The Hon Justice Michael Kirby AC CMG**




From the High Court of Australia, the other independent national decision-maker expressly envisaged by the Constitution[1], I offer words of respect and praise on the centenary of industrial conciliation and arbitration in Australia.


The national conciliation and arbitration tribunal was expressed in our Constitution. In the words of Justice Isaacs, one of the founders of the Commonwealth, it was "conspicuously on the face of the Constitution, the third party to every significant industrial dispute"[2].


Each of the constitutional bodies, the High Court and now the Australian Industrial Relations Commission, required legislation to set them up so as to perform the functions envisaged at the creation. Each of them has celebrated, within a year of the other, their centenary which accompanied, in turn, the centenary of the Commonwealth. Each of the national bodies has played an influential, even pivotal, role in the history and culture of this country. Each has been an exemplar of good governance and the rule of law. Each has been an instrument for the defence of fundamental human rights and dignity. The overlap of personnel between the two bodies has existed over much of the century. Nine of the forty-three Justices who have served on the High Court, including myself, served as presidential members of the conciliation and arbitration tribunal. Our two institutions are therefore locked together in a yoke devised by the Constitution. Sometimes the burden has been easy. But not infrequently (as the recent decision in the Electrolux case shows[3]), it is heavier and, from time to time, it dictates a change of course.


These remarks, which honour the Australian Industrial Relations Commission and its predecessors, their members, other personnel and their achievements, are divided, like Caesar's Gaul, into three parts.


The first, as befits the moment, will remember the history of the creation of the tribunal a hundred years ago. Many of the issues that were debated at that time remain important today. It is as if the process of creation and renewal has, like a human life, been one of constant rediscovery of things that are fundamental.


Secondly, I will say something of the future; but I can be briefer about that for reflections on the centenary of conciliation and arbitration ensures that many whose knowledge, opportunity to influence events and freedom to speak their minds is greater than my own, will predict the future with better chances of accuracy than I can muster.


Thirdly, I will venture a few personal remarks. Many who have taken part in the history feel a close personal involvement in the story of conciliation and arbitration in Australia - and in its social justification. Critics have more than enough bully pulpits to express their views. At a time of centenary, it is proper to rekindle the essential moral foundation of the idea behind the inclusion of the provision for conciliation and arbitration in the Australian Constitution. It is an idea that I believe is still in tune with Australia's notions of good governance and human rights. These are the notions that, with global economics, represent the most powerful engines for progress in the world. By our Constitution, and by our efforts, Australians got there earlier than the people of most other countries.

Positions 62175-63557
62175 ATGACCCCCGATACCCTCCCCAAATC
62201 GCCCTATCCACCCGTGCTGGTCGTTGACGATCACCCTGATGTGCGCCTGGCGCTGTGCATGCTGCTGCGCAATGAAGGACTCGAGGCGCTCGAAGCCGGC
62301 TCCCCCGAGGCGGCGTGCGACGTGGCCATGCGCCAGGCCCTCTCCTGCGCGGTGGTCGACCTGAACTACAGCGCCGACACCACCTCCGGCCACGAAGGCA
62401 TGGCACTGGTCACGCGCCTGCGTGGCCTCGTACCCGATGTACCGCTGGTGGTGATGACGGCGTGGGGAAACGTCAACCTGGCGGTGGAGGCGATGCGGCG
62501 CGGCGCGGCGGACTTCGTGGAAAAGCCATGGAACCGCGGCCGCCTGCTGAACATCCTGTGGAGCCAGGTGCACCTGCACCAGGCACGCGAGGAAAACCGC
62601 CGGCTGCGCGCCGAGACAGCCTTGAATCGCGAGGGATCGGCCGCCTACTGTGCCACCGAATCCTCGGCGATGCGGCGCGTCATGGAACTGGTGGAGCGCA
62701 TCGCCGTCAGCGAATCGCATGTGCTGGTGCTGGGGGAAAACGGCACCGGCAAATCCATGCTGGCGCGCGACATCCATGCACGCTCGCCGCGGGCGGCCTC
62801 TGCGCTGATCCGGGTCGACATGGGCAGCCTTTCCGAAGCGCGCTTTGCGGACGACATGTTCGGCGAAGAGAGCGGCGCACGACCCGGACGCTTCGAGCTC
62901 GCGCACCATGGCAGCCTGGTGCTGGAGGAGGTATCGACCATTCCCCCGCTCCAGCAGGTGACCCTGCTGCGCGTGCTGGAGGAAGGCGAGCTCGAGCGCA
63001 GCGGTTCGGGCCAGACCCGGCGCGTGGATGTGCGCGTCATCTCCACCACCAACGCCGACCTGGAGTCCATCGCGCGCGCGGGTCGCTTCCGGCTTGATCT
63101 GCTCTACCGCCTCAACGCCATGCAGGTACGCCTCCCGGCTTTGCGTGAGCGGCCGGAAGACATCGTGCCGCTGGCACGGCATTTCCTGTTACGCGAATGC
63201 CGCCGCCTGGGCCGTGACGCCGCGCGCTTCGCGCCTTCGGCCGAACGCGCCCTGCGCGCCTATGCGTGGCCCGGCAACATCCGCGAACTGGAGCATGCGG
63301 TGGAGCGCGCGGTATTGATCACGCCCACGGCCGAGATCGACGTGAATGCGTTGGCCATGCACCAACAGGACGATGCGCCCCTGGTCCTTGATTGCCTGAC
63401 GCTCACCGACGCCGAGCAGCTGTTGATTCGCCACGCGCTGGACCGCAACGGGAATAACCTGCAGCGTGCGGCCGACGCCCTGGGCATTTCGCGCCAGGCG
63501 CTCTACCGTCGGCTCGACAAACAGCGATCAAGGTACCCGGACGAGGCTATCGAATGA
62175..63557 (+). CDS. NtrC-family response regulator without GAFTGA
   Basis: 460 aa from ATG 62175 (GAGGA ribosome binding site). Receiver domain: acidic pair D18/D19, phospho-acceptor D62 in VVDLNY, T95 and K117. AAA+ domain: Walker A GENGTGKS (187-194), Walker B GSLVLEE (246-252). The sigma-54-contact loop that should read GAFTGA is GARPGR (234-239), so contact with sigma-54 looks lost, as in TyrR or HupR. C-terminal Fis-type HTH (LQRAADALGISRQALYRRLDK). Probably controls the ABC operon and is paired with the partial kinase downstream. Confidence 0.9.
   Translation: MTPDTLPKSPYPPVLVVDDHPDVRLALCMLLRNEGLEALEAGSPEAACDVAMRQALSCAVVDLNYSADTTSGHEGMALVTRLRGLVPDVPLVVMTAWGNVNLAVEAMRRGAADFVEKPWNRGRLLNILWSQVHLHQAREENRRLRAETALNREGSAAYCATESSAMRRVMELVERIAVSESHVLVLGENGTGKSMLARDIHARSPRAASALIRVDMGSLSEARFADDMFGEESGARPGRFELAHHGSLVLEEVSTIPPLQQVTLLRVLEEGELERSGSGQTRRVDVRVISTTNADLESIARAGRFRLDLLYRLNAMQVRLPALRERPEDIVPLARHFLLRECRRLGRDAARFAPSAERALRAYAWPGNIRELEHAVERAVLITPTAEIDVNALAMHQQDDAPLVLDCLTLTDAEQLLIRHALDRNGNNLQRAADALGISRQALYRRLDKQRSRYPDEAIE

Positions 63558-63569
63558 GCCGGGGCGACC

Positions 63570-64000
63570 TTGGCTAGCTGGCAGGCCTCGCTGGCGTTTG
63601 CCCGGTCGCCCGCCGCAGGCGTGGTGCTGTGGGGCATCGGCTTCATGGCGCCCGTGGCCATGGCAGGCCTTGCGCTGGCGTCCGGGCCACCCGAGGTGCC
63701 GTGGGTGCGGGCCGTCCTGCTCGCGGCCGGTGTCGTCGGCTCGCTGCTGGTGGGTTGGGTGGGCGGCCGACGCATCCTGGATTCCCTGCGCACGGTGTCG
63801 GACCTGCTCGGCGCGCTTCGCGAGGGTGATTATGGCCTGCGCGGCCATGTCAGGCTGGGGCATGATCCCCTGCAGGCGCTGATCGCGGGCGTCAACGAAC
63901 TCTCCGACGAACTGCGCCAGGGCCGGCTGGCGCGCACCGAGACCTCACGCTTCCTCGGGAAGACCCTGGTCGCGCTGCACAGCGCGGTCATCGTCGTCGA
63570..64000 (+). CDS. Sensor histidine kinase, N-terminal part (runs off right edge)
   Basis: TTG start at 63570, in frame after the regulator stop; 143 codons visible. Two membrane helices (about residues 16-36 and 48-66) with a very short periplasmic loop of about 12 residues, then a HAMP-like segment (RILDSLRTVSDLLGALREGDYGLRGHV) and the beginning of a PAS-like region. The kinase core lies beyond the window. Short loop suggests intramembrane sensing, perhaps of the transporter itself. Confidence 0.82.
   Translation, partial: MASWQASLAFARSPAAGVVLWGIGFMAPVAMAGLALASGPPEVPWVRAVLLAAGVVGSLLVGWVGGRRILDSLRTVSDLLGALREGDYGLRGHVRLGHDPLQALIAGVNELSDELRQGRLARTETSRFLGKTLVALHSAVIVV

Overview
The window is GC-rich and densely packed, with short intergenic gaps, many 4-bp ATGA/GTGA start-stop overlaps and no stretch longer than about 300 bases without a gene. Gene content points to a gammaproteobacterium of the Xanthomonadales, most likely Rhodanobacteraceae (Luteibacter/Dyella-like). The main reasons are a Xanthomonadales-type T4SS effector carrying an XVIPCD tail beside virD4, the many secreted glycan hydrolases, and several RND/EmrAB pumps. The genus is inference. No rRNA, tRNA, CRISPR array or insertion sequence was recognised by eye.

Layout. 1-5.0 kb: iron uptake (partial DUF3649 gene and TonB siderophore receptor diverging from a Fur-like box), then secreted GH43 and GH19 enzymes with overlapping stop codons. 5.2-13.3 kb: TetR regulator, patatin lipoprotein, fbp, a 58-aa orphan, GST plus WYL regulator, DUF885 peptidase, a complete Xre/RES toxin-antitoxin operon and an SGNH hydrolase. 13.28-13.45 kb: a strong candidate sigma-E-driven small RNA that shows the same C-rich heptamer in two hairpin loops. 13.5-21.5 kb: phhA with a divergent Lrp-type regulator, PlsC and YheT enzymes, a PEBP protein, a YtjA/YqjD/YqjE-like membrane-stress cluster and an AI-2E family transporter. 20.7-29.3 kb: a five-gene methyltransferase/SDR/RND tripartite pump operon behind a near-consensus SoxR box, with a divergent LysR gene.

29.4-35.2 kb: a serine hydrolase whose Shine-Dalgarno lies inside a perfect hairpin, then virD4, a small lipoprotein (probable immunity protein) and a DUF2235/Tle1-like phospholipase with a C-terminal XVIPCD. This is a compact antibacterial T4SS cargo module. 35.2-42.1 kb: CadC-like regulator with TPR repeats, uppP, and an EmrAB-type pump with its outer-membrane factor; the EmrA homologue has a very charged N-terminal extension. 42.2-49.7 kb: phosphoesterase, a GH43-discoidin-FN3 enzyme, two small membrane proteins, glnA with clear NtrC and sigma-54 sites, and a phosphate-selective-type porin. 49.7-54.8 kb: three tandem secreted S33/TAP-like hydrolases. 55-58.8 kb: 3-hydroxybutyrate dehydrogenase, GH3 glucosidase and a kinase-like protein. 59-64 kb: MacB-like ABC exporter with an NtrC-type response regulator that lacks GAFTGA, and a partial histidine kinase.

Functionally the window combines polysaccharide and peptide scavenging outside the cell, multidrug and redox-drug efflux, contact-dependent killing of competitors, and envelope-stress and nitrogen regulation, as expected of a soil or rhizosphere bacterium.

The adoption of s 51(xxxv) : In a recent talk, claiming that a hundred years of conciliation and arbitration was "more than enough"[4] (and in curiously excited language) a critic linked me and what he called my "present-day absurd perspectives" with Justice Henry Bournes Higgins. Little did he know that I could not have been more flattered.


In fact Higgins, like myself, traced his origins to Protestant Ireland. He was brought up in the Church of Ireland and educated by the Wesleyans. But he was greatly influenced (doubtless through his religious upbringing) by notions that we would now describe as based on fundamental human rights. In the 1890s Higgins embraced ideas that had been propounded in 1891 by Pope Leo XIII in his encyclical Rerum Novarum[5]. As you will understand, it is no small thing for a person with such an Ulster background to adopt papal ideas.


Throughout his life, Higgins was a true liberal. Thus, he supported Home Rule for Ireland. He would not have disclaimed the reputation, at the constitutional conventions of the 1890s, as a "radical" and an idealist[6]. As a Justice of the High Court of Australia, he lived long enough to see many of his constitutional and other notions (frequently first stated in dissent) vindicated: Sadly, this is a pleasure that will not be given to me in the time that is left. Higgins saw conciliation and arbitration of industrial disputes as an idea inextricably linked to concepts of civil rights and basic human dignity. Civil rights was the language of the English common law. Basic human dignity was the language of Rerum Novarum[7].


Higgins' considerable intellect and sense of history[8] helped him and his supporters to create what was described as "... an antipodean amalgam of Catholic social thought, the ideas of the Fabians, Sidney and Beatrice Webb and North American progressivism"[9]. It was this potent mixture that was to provide the intellectual under-pinning of the movement towards federal conciliation and arbitration in Australia[10]. We forget the truth when we pretend that the national arbitral tribunal of this country was a mere agency of economics. From conception down to the present, it has been an agency of something more important - industrial equity, a "fair go all round" or, as many would now describe it, human rights.